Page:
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Macro photography allows us to bring a small part of the world to larger than life proportions. Bugs, flowers, and blades of grass become skyscrapers populated by unusual beings that don't meet the average eye. With macro photography, your back yard becomes a treasure trove of subjects.

In this lesson, we are going to explore how to make a simple flower a mesmerizing study with some macro techniques and some small reflectors that could easily be a part of your camera bag. After the lesson, you'll see how these types of photos can really expand your portfolio: tiny subjects that deliver a huge impact!

(Click on any image below for an enlarged view.)

Topics Covered:

  • Introduction to close-up and macro photography
  • Constraints of shooting close-up and macro
  • Keeping the camera stable
  • Controlling focus
  • Setting the white balance
  • Setting exposure in Manual mode
  • Simple lighting for dramatic results
  • Using the Live View LCD for easier macros

Equipment Used:
You can click on the blue links below for more info.


Recently, we stopped in to our friends at Sierra Azul Nursery (figures 1 and 2) here in Watsonville, California and they let us tromp through their garden to get "close up" and personal with some of their flowers. A big thanks goes out to Ann and the whole staff. We always appreciate the chance to get out in the fresh air and smell the flowers!


Introduction to Close-up and Macro Photography

True macro images are those that show the subject at a 1:1 or life size, meaning the image captured is the same size on your imager or film as it is in real life. Macro lenses will provide this type of magnification, or greater, while many popular zoom lenses are really “Close-up” lenses, and not true macro lenses. Even when using a macro lens as we have in this lesson, we do not always shoot at life size or 1:1 but at lower magnifications to get the composition we want for a pleasing image.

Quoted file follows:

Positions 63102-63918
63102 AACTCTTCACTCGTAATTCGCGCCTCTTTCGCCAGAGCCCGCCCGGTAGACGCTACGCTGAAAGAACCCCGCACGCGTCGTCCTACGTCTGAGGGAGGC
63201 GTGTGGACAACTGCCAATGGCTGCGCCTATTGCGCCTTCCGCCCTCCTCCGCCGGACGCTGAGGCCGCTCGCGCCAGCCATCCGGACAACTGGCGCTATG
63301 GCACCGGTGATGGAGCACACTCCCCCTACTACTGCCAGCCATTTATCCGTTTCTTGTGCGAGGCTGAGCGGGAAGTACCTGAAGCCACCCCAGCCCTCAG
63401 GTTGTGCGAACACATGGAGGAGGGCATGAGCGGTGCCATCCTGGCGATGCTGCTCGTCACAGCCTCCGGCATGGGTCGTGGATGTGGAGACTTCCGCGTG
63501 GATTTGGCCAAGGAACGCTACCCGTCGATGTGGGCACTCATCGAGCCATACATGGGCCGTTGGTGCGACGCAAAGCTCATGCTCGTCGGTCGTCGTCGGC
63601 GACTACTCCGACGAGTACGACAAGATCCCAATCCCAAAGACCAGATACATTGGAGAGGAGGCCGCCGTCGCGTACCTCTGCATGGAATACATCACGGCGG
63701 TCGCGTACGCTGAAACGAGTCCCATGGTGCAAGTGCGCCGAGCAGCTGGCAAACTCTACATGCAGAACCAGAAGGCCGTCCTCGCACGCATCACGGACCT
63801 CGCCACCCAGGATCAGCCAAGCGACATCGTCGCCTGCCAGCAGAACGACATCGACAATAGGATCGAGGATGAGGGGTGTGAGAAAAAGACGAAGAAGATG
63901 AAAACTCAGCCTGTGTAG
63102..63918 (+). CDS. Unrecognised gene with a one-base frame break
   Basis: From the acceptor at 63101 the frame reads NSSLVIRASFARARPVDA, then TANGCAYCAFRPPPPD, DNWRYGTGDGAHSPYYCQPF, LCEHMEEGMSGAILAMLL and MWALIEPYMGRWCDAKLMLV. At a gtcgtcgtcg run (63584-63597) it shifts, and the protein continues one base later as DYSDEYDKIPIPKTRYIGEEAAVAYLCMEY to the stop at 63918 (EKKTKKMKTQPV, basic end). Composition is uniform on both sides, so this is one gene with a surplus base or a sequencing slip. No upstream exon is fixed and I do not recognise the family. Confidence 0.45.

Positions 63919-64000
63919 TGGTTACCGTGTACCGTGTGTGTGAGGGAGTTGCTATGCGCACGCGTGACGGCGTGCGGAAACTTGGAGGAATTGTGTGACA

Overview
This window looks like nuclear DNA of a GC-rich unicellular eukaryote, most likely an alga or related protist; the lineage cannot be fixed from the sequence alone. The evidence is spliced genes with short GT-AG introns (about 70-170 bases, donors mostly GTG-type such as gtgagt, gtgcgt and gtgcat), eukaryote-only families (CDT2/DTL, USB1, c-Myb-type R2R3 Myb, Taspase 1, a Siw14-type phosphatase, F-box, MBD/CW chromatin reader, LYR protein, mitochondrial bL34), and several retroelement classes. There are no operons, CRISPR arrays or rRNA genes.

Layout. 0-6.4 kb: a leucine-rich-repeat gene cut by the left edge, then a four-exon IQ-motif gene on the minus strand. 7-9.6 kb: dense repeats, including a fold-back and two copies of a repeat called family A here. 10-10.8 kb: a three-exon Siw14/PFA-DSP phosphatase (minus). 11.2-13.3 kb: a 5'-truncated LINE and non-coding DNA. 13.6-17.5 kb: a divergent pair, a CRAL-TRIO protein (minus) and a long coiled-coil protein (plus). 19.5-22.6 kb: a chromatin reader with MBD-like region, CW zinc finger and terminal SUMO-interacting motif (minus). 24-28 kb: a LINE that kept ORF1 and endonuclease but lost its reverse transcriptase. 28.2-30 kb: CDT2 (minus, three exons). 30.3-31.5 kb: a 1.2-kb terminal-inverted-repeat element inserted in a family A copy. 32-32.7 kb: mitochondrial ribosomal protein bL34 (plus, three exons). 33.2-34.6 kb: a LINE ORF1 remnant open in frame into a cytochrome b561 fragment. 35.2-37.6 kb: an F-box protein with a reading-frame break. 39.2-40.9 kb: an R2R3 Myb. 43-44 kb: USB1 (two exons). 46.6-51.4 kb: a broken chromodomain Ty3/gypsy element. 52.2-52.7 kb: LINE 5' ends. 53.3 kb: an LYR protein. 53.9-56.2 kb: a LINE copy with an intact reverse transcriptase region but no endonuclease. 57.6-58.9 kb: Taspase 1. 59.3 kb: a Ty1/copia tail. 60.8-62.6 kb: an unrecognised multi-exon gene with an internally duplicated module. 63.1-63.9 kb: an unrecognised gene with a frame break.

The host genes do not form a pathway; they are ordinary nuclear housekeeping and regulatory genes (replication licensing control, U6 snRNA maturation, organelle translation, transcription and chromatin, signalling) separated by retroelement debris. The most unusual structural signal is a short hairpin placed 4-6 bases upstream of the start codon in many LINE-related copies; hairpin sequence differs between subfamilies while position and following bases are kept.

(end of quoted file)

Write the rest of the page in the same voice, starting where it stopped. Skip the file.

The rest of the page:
So most of the time we shoot close-up photography, it’s not truly macro. Most of popular close-up zooms allow a “close-up” magnification of around a 1:4 ratio, or 1/4 life size. When these pictures are printed to the typical size, they are enlarged to a (4X6 print) to bring them to the 1:1 ratio or greater - the true macro ratio of life size.

So the long and the short of it is that we are mostly talking about close-up photography when we talk about macro.

Constraints of Shooting Close-up and Macro

The primary pitfalls inherent with close-up and macro photography involve the “working distance” and “depth of field”. The working distance is the distance from the front of your lens to the subject. While the depth of field is simple what is in focus in your picture.

As you enlarge the subject, you must get very close to the subject. This means that in some cases the subject is almost touching the front of the lens, giving you little “working distance” to augment and adjust the lighting.

With respect to depth of field, the closer you get to a subject, the less you have in focus. To counteract the limited depth of field, one needs to use very small apertures such as f22 to get the greatest amount of the subject in focus.

Keeping the Camera Stable

Because maintaining sufficient depth of field is so vital when shooting macro, very slow shutter speeds are often required, often slower than you can hand hold.

One option is to use a tripod. A good tripod support will go a long way in helping you get sharp macro images. Another method is by using an electronic flash designed for macro photography such as the Olympus STF-22 Macro Twin Flash or RTF Ring Flash. These are often very specialized and can be expensive. For this lesson we will concentrate on using a tripod and reflecting light on to the subject as an economic solution to close up and macro photography.

We chose a tripod by Manfrotto that has a convertible center column that can be inverted for shooting low angle shots or positioned horizontally.

The EVOLT E-330 like all Olympus SLR cameras accepts tripod mounting plates. The plate screws into the threaded hole on the bottom of the camera.